|Publication Type:||Journal Article|
|Year of Publication:||2001|
|Authors:||J. P. Gibbs, Stanton E. J.|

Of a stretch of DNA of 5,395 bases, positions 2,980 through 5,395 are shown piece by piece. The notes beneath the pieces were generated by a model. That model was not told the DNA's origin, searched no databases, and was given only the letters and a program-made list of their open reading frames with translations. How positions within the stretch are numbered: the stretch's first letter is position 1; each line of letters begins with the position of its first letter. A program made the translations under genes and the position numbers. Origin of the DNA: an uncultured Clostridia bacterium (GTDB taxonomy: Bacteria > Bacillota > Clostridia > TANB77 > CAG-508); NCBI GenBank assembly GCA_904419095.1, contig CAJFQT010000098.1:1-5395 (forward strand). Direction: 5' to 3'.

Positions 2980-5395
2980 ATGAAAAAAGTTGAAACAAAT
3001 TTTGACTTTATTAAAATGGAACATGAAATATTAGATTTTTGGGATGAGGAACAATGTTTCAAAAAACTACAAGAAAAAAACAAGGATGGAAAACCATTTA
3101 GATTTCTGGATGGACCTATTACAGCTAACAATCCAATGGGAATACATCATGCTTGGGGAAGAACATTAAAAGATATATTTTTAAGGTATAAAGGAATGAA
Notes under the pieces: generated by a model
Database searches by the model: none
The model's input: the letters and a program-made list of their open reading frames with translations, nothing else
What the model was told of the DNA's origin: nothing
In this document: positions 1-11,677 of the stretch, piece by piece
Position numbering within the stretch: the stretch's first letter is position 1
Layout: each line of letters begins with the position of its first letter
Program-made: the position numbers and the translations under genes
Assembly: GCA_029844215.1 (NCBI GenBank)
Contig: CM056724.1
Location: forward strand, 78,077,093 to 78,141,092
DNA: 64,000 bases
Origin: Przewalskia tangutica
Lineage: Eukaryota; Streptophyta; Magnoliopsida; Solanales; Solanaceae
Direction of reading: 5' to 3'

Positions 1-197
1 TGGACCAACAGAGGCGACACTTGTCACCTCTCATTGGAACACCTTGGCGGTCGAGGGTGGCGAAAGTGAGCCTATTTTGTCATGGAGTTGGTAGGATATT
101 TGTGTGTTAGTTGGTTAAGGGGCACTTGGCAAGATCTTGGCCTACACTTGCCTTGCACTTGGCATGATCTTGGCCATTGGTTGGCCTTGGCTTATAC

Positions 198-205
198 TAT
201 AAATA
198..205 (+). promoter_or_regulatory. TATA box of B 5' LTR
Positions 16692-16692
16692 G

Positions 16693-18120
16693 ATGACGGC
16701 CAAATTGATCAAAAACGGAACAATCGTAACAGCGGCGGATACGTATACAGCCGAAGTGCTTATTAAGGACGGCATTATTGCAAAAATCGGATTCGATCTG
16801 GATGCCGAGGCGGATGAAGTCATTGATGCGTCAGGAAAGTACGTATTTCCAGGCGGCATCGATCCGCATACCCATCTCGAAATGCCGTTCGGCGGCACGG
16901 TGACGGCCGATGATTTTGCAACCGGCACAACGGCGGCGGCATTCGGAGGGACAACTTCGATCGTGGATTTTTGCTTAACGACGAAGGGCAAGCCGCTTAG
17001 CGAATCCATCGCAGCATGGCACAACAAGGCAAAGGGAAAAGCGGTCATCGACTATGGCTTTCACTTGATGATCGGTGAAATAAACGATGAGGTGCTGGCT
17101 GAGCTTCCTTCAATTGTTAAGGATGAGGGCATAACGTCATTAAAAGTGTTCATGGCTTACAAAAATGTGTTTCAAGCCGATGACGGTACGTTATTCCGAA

Little is known about the effects of habitat fragmentation on forest insect communities. We studied relationships among carrion beetles (Coleoptera: Silphidae), an insect guild important to decomposition processes in forests, the beetles' phoretic mites, and the beetles' primary competitors, muscoid flies, along an urban-rural gradient of forest fragmentation in central New York State, USA. Species richness of carrion beetle communities was reduced by one-third and beetle abundance by two-thirds in fragmented forests whereas flies were 1.5x more abundant in forest fragments than in contiguous forests. The commensal relationship between carrion beetles and their phoretic mites was more variable in heavily fragmented sites, with beetles typically having unusually low or high mite loads. The beetles thriving in fragmented forests were generally small-bodied habitat generalists. This study indicates that forest fragmentation has a profound impact on carrion beetle communities, although the mechanisms underlying these patterns remain unresolved.